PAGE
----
The Alliance of Digital India Foundation (ADIF), a think tank with more than 440 digital startups, has called Google’s move to slash Play Store commission for apps that offer subscription services nothing but a reduced ‘lagaan‘ (tax).
In a blogpost Friday, Sameer Samat, Vice-President, Product Management, Google explained that 99 percent of the developers qualify for a service fee of 15 percent or less and these changes were made after learning from and listening to developers across many industries and regions, including developers like Bumble, Calm, Duolingo, PicsArt and Smule, and will help them “build sustainable businesses”.
Samat also pointed out that eBooks and on-demand music streaming services, where content costs account for the majority of sales, will be eligible for a further decrease in its service fee, which can be as low as 10 percent.
However, ADIF in a blog post has alleged that Google has not addressed the larger issue of allowing other payment choices for the developer ecosystem.
“The differential pricing system that Google is attempting to implement with this announcement is unfair and arbitrary. As per the announced policy, different categories of apps would attract different tariffs while being provided exactly the same level of service. Moreover, such pricing structures would further distort market forces to the detriment of all,” a statement by the think tank read.
Sijo Kuruvilla George, Executive Director, ADIF, in a statement, said, “The fact that Google is able to unilaterally declare and dictate prices, as is evident from this announcement as well, lies at the heart of the issue. What developers are asking for is fairness and not benevolence in the form of “reduced” commission percentages.”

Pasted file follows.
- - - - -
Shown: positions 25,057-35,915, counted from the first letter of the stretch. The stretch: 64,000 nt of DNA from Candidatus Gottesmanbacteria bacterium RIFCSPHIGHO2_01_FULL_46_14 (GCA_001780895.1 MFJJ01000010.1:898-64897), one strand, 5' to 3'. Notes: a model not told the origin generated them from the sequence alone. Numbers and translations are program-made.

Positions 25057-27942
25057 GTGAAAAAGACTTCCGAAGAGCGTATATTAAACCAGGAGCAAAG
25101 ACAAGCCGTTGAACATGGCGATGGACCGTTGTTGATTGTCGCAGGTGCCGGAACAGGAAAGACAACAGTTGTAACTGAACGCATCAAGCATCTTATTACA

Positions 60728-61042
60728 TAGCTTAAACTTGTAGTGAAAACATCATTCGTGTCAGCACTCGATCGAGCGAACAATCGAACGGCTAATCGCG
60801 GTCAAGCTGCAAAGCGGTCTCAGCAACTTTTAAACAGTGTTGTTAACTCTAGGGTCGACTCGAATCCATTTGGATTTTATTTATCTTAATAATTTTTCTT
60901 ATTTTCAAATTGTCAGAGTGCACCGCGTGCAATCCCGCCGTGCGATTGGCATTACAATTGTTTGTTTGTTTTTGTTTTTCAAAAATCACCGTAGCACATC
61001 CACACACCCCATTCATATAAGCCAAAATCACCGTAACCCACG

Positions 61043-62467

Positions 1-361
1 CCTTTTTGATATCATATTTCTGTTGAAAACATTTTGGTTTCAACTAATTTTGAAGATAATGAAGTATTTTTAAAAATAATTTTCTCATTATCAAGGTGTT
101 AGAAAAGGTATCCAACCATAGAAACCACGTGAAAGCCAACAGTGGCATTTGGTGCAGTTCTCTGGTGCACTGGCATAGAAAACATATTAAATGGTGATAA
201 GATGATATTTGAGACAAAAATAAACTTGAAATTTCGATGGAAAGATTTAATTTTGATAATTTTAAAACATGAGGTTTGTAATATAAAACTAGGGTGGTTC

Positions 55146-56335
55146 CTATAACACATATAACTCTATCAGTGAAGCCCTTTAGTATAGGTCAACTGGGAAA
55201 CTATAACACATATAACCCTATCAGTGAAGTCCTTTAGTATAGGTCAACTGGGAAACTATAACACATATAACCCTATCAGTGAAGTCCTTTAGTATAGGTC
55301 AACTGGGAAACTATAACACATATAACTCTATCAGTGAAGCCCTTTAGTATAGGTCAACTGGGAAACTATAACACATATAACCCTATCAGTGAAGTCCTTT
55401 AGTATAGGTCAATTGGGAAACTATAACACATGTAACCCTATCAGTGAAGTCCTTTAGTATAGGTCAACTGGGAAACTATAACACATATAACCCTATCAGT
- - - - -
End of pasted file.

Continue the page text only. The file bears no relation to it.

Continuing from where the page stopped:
He asserted that It was never about the percentages. “Price discovery should be left to the market forces. As long as Google gets to unilaterally dictate prices and people don’t have choices, it’s still a lagaan – be it 30, 15 or even 2, the percentages do not matter. Deflect and distract seems to be what’s in play here. The portrayal and grandstanding, as a measure that fully acknowledges and addresses the concerns of developers, is misleading and objectionable,” he added.
Rakesh Deshmukh, Co-founder and CEO of Indus OS, an Indian app and content discovery platform welcomed the move by Google. “This is a good move that is favourable for developers. What is interesting to understand here is that these are unidirectional terms that can be altered any day by Google. We have to create an environment where there is the true competition to protect developers and user interest, and the market determines the right commission.”.
Deshmukh believes that even though it is a good decision it won’t change the ongoing problem. “This move shows that Google can work with lower commissions. We witnessed Apple doing the same in Japan. What is the end game? How do these tech giants decide on exempted categories that remain as opaque as their platform policies?”
Last year, Google said that developers would have to pay a flat 30 percent commission on all in-app purchases but deferred its implementation to April 2022 following backlash by Indian startups.
Earlier in the month, ADIF filed a petition before India’s antitrust regulator seeking interim relief against Google’s new Play Store policy. Competition Commission of India (CCI) is investigating Google for alleged abuse of market dominance of its app store, the Android operating system, and its billing policy.
Meanwhile, Google acknowledged in a blog post that subscription model business faced specific challenges in customer acquisition and retention. “To help support the specific needs of developers offering subscriptions, starting on January 1, 2022, we’re decreasing the service fee for all subscriptions on Google Play,” the post added.
It is worth noting that Apple also faced a similar case in India. A non-profit called Together We Fight Society filed an information with the CCI opposing the 30 percent commission charged by Apple.